BOWLING GREEN, Kentucky (Reuters) - With time running out on her White House campaign, Hillary Clinton plugged away on Sunday in her uphill battle to overtake Barack Obama for the Democratic presidential nomination.
“It’s not enough to show up and cheer,” the former first lady exhorted a rally at Western Kentucky University. “You’ve got to get out and vote. You’ve got to bring everybody you can find to vote.”
The New York senator started her day by attending church and then headed off to “Get Out the Vote” rallies in Kentucky, which along with Oregon holds Democratic contests on Tuesday.
Obama holds a commanding lead in the pledged delegates to this summer’s party convention that will pick a candidate to run against Republican John McCain in November. While Clinton was expected to win handily in Kentucky, Obama was ahead in the polls in Oregon, leaving only three more primaries before the party voting ends on June 3.
At a fundraiser in Oregon on Saturday night, Obama predicted he would win in the state and get enough national convention delegates to “put us over the top.”
His campaign seemed confident of achieving enough delegates to win the nomination at August’s convention that the Illinois senator planned to be in Iowa on Tuesday to celebrate where his first victory in January launched his campaign.
All polls are closed in Kentucky at 7 p.m. EDT and Oregon at 8 p.m. PDT/11 p.m. Results are expected shortly after.
Clinton indicated she was going to keep going. “It’s not going to be easy and it doesn’t happen by wishing and hoping for it,” she said in Bowling Green. “It happens by rolling up our sleeves and getting to work.”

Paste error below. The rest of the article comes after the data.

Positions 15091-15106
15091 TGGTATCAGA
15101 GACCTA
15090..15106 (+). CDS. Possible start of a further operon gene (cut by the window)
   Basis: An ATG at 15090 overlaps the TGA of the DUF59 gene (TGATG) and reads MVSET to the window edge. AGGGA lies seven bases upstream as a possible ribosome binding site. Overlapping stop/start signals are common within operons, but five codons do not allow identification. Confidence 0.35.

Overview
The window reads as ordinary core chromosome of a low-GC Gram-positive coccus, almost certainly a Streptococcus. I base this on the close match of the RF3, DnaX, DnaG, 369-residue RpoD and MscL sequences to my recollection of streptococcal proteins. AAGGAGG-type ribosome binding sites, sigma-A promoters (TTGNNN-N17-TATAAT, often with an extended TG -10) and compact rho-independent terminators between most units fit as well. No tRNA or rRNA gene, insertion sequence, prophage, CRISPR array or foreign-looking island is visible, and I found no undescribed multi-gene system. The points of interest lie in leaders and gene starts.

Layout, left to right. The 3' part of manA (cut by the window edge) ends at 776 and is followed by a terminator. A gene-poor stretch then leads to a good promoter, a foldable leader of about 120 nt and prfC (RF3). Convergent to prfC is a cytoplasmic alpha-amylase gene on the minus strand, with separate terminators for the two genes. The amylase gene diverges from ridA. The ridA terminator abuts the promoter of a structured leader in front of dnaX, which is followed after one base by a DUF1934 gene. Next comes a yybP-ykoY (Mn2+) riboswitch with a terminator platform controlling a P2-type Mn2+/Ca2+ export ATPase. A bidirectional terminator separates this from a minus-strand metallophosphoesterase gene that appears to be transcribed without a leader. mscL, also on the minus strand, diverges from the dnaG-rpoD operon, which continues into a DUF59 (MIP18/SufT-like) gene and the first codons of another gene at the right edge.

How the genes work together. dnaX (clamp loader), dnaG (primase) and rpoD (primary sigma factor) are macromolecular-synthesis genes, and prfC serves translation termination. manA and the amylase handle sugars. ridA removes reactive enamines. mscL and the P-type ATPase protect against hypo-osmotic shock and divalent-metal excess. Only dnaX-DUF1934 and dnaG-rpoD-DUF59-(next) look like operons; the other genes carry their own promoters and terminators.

Obama, whose foreign policy credentials have been questioned by McCain, campaigned in Gresham, Oregon, where he spoke of the need for compromises by Israelis and Palestinians to achieve peace in the Middle East.
“If we can get those accommodations, then I think it’s possible for us to see a peace deal during the next president’s two terms in office,” he said. “But it’s going to require some focus and attention from the president.”
Even with five primaries to go and the issue of Florida and Michigan disputed delegates still to be decided, Democrats were starting to focus on preparing for the November election by bringing both sides together and picking a vice presidential candidate.
The Washington Post reported on Sunday that financial backers of both Obama and Clinton have begun private talks, including a dinner in Washington last week, to discuss the two campaigns working together after June 3.
One of the approximately 35 attendees at the dinner, Philadelphia lawyer Mark Aronchick who has raised more than $1 million for Clinton, said her backers were not deserting her but realized planning for November was necessary.
“Only if we do this right, and see this through in the right way, will there be a chance for a full, rapid and largely complete unification of the party,” he told the Post.
Speculation continued over the vice presidential picks for both parties with former Democratic New York Gov. Mario Cuomo again advocating an Obama-Clinton ticket.
Former Republican Arkansas Gov. Mike Huckabee, the last major challenger to McCain before he bowed out, had been mentioned as a possible McCain running mate. But last week he made an insensitive remark about aiming a gun at Obama.
Huckabee apologized but was asked on Sunday on NBC’s “Meet the Press” whether he would help McCain if he was on the ticket.
“I don’t know,” Huckabee said. “He is the only one that can know that.” But he added, “There is no one I would rather be on a ticket with than John McCain.”
On ABC’s “This Week” Sen. Joe Biden of Delaware, who once sought the Democratic nomination, was asked about his vice presidential chances. Biden said he was not seeking the job, but “anybody that’s asked by their nominee to be their running mate, you’d have to consider it.”
(Writing by David Wiessler; additional reporting by Lesley Wroughton in Washington, Jeff Mason with Obama; editing by Bill Trott)
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